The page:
Words by Business Director, Jake Mackay. Jake has been part of Whalar since its genesis. Having previously worked in finance, he has since thrown himself into the world of digital marketing, working out of both our New York and London offices.
Humanity possesses a proclivity to order. Defining and categorising. Perpetually fighting against the inherent entropy, this compulsion helps give us a temporary sense of clarity and purpose in an otherwise random and chaotic existence.
Concepts, objects and people are easier to understand if we define and order them, and frankly it would be hard to get anything done at scale without doing so. It also appeals to our tribal and social instincts: I’m this type of person, or with that group; I support that team etc. (Influencing one another to move amongst these different categories is an art to be discussed another day).
The structure of the advertising industry is a perfect example of our need for order. Formalising and valuing creative communications for public market investors in the late 1980s (the creation of the ‘holding model’, which is still just about de rigueur), required categorisation par excellence. A giant financial conglomerate constructed to allow us to paint pictures and tell stories, but safely encircled by the rigours of balance sheets and cash flow statements. A wealth creation engine for another classification – shareholders.
Of course, all structures degrade. Their usefulness is finite. In a Universe composed of a succession of events, structures exist in a fleeting moment in which they gain a purpose. And whilst the clarity provided by rigidity can be appealing, it lacks the flexibility to cope with the shock of sudden change. Whether a wrought-iron bridge across a river, or an entire industry, unexpected shocks can bring them down in a relative instant.
It is not my intention to illustrate a dystopian future - or needlessly criticise what has been a very successful model for years - but simply to highlight that through technology (and specifically social media) the way we create, consume and communicate has irrevocably changed. Yet our industry still talks about creative, media and PR as if they exist neatly and conveniently on their own line in a spreadsheet. For some they probably still do.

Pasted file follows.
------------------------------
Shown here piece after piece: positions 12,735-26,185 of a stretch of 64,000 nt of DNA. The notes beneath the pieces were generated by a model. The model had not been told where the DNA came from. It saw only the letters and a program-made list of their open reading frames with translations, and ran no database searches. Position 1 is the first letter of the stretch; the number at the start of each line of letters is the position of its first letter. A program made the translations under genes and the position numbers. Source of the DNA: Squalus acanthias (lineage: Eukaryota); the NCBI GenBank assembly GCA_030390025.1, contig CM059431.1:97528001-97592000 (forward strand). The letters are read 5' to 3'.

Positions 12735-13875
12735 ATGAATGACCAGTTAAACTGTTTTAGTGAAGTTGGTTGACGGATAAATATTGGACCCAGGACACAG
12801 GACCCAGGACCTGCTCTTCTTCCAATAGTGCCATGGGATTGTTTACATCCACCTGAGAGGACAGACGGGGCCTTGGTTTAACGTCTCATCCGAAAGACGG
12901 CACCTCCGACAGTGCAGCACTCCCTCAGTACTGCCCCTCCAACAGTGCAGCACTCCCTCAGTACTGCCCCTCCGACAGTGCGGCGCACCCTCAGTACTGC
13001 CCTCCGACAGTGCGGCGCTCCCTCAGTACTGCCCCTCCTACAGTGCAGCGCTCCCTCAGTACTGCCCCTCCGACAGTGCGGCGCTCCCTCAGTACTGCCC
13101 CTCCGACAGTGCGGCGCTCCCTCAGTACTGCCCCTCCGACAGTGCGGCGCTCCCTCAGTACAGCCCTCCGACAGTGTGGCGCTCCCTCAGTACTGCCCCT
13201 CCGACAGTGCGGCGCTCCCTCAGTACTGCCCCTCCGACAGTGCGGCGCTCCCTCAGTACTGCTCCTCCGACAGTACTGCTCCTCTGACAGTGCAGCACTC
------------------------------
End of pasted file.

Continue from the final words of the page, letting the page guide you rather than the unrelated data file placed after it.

A derivative of social media, influencer marketing, is – to use these traditional categories – creative, media and PR rolled in to one. However, these distinctions were devised and honed in a far simpler time, and it is a fool’s errand to attempt to categorically untangle them. Yet, I am continually asked to – to value the creative asset, or split out the media, “and what about the PR?”.
We are applying archaic definitions to a more advanced phenomena in a desperate attempt to understand. And it is only when we shift the lens through which we view the world - from one designed to satisfy past needs to one suited to an entirely different practice - that we will truly gain clarity and perspective.
Influencer marketing is far more than just the numbers, far more even than great work and inspiring experiences. It’s an advanced form of communication, and the smartest brands are not just embracing it but putting it front and centre of their ongoing business strategies. Why wouldn’t you? Your own customers are now on hand to collaborate with concepting, designing, communicating and feeding back on your products, services and creative aspirations.
Sure, we have work to do to improve the quality and validity of content over chasing social metrics, as our CEO Neil Waller alluded to in response to Keith Weed’s announcement on axing fake followers during Cannes 2018. But show me any emerging market that hasn’t experienced challenges in overcoming the chaos. This is not a trend, it is a universal shift, and we’re only just getting started in harnessing its power.
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